Feature: Jack Foley
SHE boasts the voice of a young Aretha Franklin, or a genuine
soul diva, and has supported the likes of Erykah Badu, so it is
hardly surprising to find the hype building around the arrival
of Joss Stone.
What is surprising, however, is the talented young singer's background.
Aged just 16, Joss was born on April 11, 1987, in Dover, England,
and, at the age of eight, moved to the rural village of Ashill,
in the county of Devon; she is the second youngest of four siblings.
The first record to seize her young imagination was Whitney Houstons
I Will Always Love You, but Aretha Franklins Greatest
Hits was the first album she ever bought - after seeing it advertised
Joss first public performance was a harbinger of things
to come - in a Fifties-themed school variety show, she sang Reete
Petite, the Jackie Wilson hit from 1957.
In 2001, at the age of 14, she auditioned for the BBC TV talent
show, Star for A Night, where she sang Arethas A Natural
Woman and It's Not Right But It's Okay by Whitney Houston.
I found out that Id won some months later, when the
camera crew showed up in Devon to tell me the news: Congratulationsyoure
going to be on Star for A Night!," she recalls.
"For the broadcast, I sang On The Radio, by Donna
Summer. It wasnt my choice, and it didnt sound very
good, but thats how I got my management.
"Then I sang for a charity show, and when the Boilerhouse
Boys [London producers Andy Dean and Ben Wolfe] saw the video,
they said Steve Greenberg has got to hear this.
Steve Greenberg is the founder and CEO of S-Curve Records. Over
the years, in addition to discovering such hit acts as Hanson
and Baha Men, he expressed his love for rhythm & blues, soul
and disco by producing such sets as the Grammy-nominated nine-disc,
The Complete Stax/Volt Singles (1959-1968) and the five-disc Sugar
Hill Records Story.
In December 2001, Greenberg received a call from the Boilerhouse
Boys 'telling me that they had just heard the greatest singer
theyd ever heard from their country'.
He flew Joss to New York for an audition, in which she sang to
backing tracks of classic soul songs: Dock of the Bay,
by Otis Redding, Midnight Train to Georgia, by Gladys Knight
& the Pips, and A Natural Woman, by Aretha Franklin.
Steve was stunned by what he heard.
Joss had not only a great voice but also the ability to
put her own original stamp on classic material," he explained.
"She wasnt just mimicking, she was changing and interpreting
the songs, and doing it with passion and feeling.
"The level of nuance was just astounding for someone who
was then 14-years-old.
Their initial idea was to make an album of contemporary songs
- with Joss co-writing as many as possible - and one of the first
people contacted out was the Grammy-winning, Miami-based singer/songwriter/producer,
I was given a CD of Joss demos just one day before
we met, Betty Wright remembers. I told Steve, We
dont know how, we dont know why, but this kind of
voice is just a gift from heaven.
In making The Soul Sessions together, Ive been Joss
best friend and her worst enemy," she continues.
"By that, I mean Ive made her attempt things with
her voice that she couldnt even have imagined before. And
Joss, for her part, has reminded me of some I things Id
forgotten - about why this kind of music is important to me and
why I still enjoy creating it. We just plugged right into each
In the spring of 2003, Joss and her collaborators (including
Greenberg, Wright, and co-producer, Mike Mangini) set to work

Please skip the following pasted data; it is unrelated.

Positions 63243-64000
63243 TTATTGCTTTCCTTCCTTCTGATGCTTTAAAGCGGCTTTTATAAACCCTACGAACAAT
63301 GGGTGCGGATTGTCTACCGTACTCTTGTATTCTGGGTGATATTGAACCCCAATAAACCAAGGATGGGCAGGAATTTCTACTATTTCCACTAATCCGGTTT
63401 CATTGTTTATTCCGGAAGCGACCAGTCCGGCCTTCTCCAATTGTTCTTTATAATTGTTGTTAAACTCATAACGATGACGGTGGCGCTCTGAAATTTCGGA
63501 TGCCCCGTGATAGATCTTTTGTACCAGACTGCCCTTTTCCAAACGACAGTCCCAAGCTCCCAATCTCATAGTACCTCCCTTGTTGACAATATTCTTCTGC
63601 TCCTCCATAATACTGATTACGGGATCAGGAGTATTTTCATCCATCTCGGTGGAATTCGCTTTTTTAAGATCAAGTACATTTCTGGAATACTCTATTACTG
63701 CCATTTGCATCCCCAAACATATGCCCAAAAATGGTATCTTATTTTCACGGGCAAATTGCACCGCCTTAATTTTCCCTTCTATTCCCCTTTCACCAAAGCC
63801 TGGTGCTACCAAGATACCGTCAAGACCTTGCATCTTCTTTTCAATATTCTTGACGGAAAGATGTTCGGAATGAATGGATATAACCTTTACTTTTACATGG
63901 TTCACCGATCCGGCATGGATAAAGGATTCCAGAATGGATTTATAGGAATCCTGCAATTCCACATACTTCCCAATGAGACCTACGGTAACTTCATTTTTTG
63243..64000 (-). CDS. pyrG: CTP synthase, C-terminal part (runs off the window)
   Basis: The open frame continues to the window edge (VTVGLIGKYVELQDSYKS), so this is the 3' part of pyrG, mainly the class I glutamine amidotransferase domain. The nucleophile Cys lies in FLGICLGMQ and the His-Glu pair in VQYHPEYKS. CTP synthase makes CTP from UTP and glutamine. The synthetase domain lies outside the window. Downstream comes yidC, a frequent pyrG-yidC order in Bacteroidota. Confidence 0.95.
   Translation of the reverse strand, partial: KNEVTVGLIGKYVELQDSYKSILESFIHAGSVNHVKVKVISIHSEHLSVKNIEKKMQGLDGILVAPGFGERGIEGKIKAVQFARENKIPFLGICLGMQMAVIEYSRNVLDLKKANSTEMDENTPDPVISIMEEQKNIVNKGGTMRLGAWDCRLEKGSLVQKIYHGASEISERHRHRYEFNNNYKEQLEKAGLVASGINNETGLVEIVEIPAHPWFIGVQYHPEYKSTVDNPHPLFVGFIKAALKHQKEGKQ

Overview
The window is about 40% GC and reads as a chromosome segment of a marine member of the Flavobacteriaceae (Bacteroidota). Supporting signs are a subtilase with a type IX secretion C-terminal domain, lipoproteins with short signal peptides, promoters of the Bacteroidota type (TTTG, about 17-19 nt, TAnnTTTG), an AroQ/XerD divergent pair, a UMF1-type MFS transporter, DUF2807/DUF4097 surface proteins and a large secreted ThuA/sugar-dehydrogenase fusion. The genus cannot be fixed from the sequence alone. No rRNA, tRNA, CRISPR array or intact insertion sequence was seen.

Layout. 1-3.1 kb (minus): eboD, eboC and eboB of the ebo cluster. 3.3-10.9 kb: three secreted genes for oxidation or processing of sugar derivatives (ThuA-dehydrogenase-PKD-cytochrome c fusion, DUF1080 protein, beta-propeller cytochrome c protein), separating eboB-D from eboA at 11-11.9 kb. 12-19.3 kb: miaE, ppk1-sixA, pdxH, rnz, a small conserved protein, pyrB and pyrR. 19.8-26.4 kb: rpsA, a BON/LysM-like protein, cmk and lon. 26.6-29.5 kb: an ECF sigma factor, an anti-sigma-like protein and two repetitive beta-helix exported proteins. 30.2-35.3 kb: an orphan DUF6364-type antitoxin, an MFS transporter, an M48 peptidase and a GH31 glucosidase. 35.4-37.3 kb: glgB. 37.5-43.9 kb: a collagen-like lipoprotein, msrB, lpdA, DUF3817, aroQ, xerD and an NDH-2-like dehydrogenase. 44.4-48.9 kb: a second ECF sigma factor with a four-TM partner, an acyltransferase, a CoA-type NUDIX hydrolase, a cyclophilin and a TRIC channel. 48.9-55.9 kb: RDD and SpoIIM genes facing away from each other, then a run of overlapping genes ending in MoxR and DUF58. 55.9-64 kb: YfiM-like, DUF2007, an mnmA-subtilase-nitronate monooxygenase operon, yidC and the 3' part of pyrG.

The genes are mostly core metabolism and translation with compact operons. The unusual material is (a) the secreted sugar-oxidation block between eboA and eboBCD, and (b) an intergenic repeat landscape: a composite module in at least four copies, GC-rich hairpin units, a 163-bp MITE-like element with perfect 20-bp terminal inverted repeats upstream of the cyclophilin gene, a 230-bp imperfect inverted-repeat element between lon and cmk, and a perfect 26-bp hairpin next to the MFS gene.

on the proposed album.
But one of their first recordings, a cover of the obscure Carla
Thomas song, Ive Fallen In Love With You, turned
their efforts in an entirely different direction.
Steve Greenberg recalls: "A Carla Thomas cover didnt
really fit on the album we were then planning. But Joss
performance of it was fantastic. Meanwhile, Joss talent
was evolving by leaps and bounds.
"So we thought wed up the ante and have her record
live in the studio with a real live r&b band, doing a whole
set of classic and obscure soul songs. In addition to completing
her album of new material.
Steve suggested to Betty that they reunite some of the key players
of Seventies Miami, even though more than 20 years had passed
since theyd made music together, and, in the spring of 2003,
the team gathered at The Hit Factory/Criteria Studios in Miami
for what Betty Wright calls 'a live soul session, just like back
in the day'.
Greenberg adds: "We did not want to do a karaoke record.
We did not want to make an American Idol album of
someone singing note-for-note copies of great records. We wanted
to reinvent every song."
The result, an album called The Soul Sessions, heralds the emergence
of a new and unique young artist with a rich, vibrant voice and
a powerful sense of emotional engagement with her material.
In this case, the material consists of eight soul classics ranging
from the thoroughly obscure (Dirty Man, by Laura Lee, Super
Duper Love, by Sugar Billy) to the reasonably familiar (Aretha
Franklins All The Kings Horses, the Isley Brothers
For The Love Of You); along with radical reworkings of
songs by John Sebastian (I Had a Dream) and Jack White,
of the White Stripes (Fell In Love With a Boy); the latter
featuring the instrumental backing of The Roots, with supporting
vocals by Angie Stone and the legendary Betty Wright.
Plaudits followed from everything from the Chicago Herald to
Rolling Stone and led to TV performances on the likes of Good
Morning America and the Conan O'Brien show.
Now, however, Stone is looking to emulate her US success with
more in her home country, and plans a full UK release of the Soul
Sessions in February, as well as a single, Fell In Love With
a Boy, at around the same time.
And with everyone from Radio 1 and XFM beginning to get interested,
don't bet against hearing a lot from Stone by the end of the year.